OCR Interpretation

The day book. (Chicago, Ill.) 1911-1917, August 01, 1913, Image 17

Image and text provided by University of Illinois at Urbana-Champaign Library, Urbana, IL

Persistent link: http://chroniclingamerica.loc.gov/lccn/sn83045487/1913-08-01/ed-1/seq-17/

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"Hum!" said a magistrate to the
man arrested for vagrancy. "You
were found, according to the officer
who has just given evidence, prowl
ing about the streets without visible
means of support. But 'I suppose,
like most of your kind, you've some
excuse to offer?"
"Certainly!" replied the prisoner.
"Well, then, what .is it?" snapped
the magistrate. "Out with it! Why
don't you get to work like an honest
"I'm waiting," replied the prisoner,
"to pull off a big surprise."
The magistrate grunted.
"Then why wait?" he asked.
'What are you waiting for?"
"Ah!" The man's voice fell almost
a whisDer. "I'm waitine till aerial
jjhavigatian becomes more general,
Ethen I shall secure the exclusive
prigm 10 paint aaverusmg signs on
1 H'M, Ho Voc
rf ' Ntco AN-HSRCT 1
Poor George! It didn't matter
what he did, or how hard he tried,
he was always late. Unpuflctuality
was the bane of his existence, an in
curable habit which had cost him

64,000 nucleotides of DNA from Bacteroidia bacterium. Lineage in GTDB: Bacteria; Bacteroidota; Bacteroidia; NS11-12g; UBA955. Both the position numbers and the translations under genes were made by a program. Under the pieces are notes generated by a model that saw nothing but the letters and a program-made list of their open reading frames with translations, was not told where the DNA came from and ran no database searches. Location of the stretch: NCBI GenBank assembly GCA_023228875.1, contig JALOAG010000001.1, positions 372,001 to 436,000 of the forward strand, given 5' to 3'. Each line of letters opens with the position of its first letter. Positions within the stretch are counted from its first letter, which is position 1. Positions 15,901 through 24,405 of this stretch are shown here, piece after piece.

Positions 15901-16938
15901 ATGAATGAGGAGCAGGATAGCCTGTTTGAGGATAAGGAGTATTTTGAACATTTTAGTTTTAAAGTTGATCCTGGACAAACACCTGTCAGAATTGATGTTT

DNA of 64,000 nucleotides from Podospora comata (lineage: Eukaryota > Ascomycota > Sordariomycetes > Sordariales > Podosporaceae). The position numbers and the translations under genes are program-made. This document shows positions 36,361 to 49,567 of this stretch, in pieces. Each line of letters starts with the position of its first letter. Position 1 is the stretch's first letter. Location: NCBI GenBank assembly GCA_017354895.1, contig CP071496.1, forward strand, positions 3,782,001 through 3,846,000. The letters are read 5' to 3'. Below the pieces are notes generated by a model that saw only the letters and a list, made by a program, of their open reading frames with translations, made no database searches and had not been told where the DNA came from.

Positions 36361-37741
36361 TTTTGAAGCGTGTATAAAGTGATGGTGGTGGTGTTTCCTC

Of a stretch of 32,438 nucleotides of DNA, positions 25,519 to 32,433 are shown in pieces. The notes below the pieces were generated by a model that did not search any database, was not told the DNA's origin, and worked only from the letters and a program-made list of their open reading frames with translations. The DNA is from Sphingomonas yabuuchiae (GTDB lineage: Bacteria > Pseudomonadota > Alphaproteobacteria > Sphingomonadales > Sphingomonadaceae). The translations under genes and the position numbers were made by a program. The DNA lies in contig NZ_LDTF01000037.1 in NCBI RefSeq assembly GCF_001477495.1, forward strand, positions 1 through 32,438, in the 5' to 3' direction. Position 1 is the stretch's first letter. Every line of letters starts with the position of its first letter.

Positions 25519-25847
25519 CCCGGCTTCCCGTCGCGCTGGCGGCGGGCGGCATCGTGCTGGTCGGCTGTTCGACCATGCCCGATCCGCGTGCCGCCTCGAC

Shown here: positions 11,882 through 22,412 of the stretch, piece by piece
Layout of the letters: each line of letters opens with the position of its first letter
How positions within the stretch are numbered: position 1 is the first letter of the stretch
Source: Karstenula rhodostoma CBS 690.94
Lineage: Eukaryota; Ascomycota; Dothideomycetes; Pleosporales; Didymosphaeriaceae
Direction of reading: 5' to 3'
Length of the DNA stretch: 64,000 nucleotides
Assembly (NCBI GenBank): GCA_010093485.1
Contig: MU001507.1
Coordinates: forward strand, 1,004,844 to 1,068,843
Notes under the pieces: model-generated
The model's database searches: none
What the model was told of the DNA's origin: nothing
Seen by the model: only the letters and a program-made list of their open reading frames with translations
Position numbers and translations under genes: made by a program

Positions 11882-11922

opportunities, money, friends and
which almost cost him But thereby
hangs a tale.
George, in fact, was engaged to be
married, and, in due course, his wed
ding arrived. But, alas! the marriage
was arranged to take place from the
bride's home, which happened to be
some thirty miles from George's .
home. Hence, needless to say,
George failed at the critical moment;
to put in an appearance.
Picture the unhappy bride-elect
waiting at the church for her tardy
lover. Of course, she knew about the
latter's little failing. Still, as the
minutes pissed, and no George ar
rived, she rapidly sank into a con
dition bordering on nervous collapse.
Then came a telegram:
"So sorry; unavoidably missed
early train. Will.be with you at 2:30. .
Don't get married till I arrive.
o o
Gladys' mother was entertaining
visitors in the drawing-room, when
suddenly the door was flung open and
in burst Gladys in the manner of the
proverbial whirlwind.
"My dear child, said the mother
rebukingly, "you really must learn to
move about more quietly! I've never
heard such a noise as you made when
coming downstairs! Now go back
again this time properly!"
Gladys retired, and a few minutes
later re-entered the drawing-room.
"Did you hear me come down that
time, mamma?" she asked.
'No dear," replied the mother.
"Now, why can't you always behave
like that? You came downstairs like
a lady then!"
"Yes, mamma," murmured the
child. "I slid down the banisters!"

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